In this talk, I am going to concentrate on the first method, where the paper is circulated in advance, as this is the most efficient way of conducting a seminar; but most of what I am going to say also applies to the second method; and indeed may be useful to remember any time you have to speak in public. 
        You will probably be expected to introduce your paper even if it has been circulated beforehand. There are two good reasons for this. One is that the participants may have read the paper but forgotten some of the main points. The second reason is that some of the participants may not in fact have had time to read your paper, although they may have glanced through it quickly. They will therefore not be in a position to comment on it, unless they get some idea of what it is all about. 
        When you are introducing your paper, what you must not do is simply read the whole paper aloud. This is because: 
        Firstly, if the paper is a fairly long one, there may not be enough time for discussion. From your point of view, the discussion is the most important thing. It is very helpful for you if other people criticize your work: in that way you can improve it. 
        Secondly21, a lot of information can be understood when one is reading. It is not so easy to pick up detailed22 information when one is listening. In other words, there may be lack of comprehension or understanding. 
        Thirdly, it can be very boring listening to something being read aloud. Anyway some of your audience may have read your paper carefully and will not thank you for having to go through all of it again. 
        Therefore, what you must do is follow the following nine points:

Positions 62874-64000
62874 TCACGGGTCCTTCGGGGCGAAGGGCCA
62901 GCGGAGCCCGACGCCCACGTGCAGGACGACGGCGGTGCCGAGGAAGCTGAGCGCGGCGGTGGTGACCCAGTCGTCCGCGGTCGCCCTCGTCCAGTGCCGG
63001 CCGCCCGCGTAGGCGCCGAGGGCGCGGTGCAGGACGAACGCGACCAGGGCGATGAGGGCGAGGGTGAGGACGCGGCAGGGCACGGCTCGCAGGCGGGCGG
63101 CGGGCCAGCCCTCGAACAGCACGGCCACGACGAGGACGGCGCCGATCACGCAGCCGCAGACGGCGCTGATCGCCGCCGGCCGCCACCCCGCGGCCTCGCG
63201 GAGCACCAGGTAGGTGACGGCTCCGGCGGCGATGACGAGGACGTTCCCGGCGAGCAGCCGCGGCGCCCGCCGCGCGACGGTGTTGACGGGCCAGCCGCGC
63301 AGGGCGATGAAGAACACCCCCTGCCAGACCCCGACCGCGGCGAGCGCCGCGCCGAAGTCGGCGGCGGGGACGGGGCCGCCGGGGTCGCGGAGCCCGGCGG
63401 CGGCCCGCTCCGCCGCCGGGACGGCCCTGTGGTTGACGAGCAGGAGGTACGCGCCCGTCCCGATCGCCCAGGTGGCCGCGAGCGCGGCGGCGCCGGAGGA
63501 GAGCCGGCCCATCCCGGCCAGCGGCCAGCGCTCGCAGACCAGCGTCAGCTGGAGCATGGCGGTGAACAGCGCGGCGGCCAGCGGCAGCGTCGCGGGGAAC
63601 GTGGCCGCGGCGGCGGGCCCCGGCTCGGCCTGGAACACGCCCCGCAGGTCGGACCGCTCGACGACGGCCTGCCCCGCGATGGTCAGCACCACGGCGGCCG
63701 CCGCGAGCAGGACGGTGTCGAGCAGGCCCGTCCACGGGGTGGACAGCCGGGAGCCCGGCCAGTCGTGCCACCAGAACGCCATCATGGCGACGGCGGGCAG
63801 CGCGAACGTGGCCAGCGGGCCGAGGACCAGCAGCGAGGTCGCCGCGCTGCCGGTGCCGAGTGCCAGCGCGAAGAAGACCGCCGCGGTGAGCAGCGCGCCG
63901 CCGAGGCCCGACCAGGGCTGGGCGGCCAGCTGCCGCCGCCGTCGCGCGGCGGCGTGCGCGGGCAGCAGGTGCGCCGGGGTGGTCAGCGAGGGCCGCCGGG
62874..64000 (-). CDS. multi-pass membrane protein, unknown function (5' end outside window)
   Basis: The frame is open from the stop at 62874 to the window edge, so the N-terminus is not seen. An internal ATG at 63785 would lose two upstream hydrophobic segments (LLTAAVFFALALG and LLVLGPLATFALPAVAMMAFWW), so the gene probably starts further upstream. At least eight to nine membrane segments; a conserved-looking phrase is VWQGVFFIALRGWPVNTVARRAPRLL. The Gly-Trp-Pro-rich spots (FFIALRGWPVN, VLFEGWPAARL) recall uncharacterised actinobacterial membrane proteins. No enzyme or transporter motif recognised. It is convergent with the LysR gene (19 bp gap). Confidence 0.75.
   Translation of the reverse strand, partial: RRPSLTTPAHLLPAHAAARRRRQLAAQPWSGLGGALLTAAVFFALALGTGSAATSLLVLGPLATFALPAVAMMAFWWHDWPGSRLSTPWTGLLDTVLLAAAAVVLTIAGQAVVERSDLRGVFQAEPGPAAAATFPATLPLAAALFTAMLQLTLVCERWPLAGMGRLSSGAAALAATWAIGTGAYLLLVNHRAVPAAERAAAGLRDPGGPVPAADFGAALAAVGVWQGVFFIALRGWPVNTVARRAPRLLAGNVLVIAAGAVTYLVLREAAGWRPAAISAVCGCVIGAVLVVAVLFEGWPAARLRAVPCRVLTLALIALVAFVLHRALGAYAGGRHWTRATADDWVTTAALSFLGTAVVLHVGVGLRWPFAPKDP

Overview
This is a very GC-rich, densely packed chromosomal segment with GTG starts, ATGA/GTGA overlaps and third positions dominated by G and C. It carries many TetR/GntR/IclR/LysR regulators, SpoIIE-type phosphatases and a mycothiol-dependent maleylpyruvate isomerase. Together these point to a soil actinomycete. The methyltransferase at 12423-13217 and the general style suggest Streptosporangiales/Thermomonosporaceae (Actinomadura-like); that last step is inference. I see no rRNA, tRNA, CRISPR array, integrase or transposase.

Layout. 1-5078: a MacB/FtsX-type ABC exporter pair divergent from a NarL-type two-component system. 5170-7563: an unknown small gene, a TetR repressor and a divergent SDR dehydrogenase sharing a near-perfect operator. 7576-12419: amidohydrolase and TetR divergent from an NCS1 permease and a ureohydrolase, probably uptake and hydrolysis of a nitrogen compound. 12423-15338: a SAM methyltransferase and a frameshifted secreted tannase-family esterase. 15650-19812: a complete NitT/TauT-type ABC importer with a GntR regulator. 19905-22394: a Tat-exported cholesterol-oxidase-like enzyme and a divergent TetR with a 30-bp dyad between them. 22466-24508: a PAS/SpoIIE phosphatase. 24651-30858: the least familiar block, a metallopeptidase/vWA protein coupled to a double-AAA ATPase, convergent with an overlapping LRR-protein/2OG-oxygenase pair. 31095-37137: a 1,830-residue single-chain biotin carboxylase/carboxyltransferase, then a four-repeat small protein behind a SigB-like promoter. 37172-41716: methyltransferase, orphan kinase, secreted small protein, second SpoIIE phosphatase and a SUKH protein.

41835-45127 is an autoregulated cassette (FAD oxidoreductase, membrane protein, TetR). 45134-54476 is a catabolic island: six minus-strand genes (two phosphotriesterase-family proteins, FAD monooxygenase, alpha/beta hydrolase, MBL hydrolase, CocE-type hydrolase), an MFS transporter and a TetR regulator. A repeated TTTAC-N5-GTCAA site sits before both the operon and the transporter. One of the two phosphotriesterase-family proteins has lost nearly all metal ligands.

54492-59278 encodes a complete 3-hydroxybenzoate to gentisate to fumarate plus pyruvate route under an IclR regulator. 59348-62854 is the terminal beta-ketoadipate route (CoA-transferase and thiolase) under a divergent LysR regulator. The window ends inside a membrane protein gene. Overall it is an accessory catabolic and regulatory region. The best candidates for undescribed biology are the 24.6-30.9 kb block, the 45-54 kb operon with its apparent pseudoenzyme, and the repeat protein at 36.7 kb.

1. Decide on a time limit for your talk. Tell your audience what it is. Stick to your time limit. This is very important. 
        2. Write out your spoken presentation in the way that you intend to say it. This means that you must do some of the work of writing the paper again, in a sense. You may think that this is a waste of time, but it isn't. If a speaker tries to make a summary of his paper while he isstanding23 in front of his audience, the results are usually disastrous24
        3. Concentrate only on the main points. Ignore details. Hammer home the essence of your argument. If necessary, find ways of making your basic points so that your audience will be clear about what they are. 
        4. Try to make your spoken presentation lively and interesting. This doesn't necessarily mean telling jokes and anecdotes25. But if you can think of interesting or amusing examples to illustrate26 your argument, use them. 
        5. If you are not used to speaking in public, write out everything you have to say, including examples, etc. Rehearse what you are going to say until you are word perfect. 
        6. When you know exactly what you are going to say, reduce it to outline notes. Rehearse your talk again, this time from the outline notes. Make sure you can find your way easily from the outline notes to the full notes, in case you forget something. 
        7. At the seminar, speak from the outline notes. But bring both sets of notes and your original paper to the meeting. Knowing that you have a full set of notes available will be good for your self-confidence. 
        8. Look at your audience while your are speaking. The technique to use is this. First read the appropriate parts of your notes silently (if you are using outline notes, this won't take you long). Then look up at your audience and say what you have to say. Never speak while you are still reading. While you are looking at your audience, try to judge what they are thinking. Are they following you? You will never make contact with your audience if your eyes are fixed27 on the paper in front of you. 
        9. Make a strong ending. One good way of doing this is to repeat your main pointsbriefly28 and invite questions or comments. 
        Perhaps I can sum up by saying this. Remember that listening is very different from reading. Something that is going to be listened to has therefore got to be prepared in a different way from something that is intended to be read.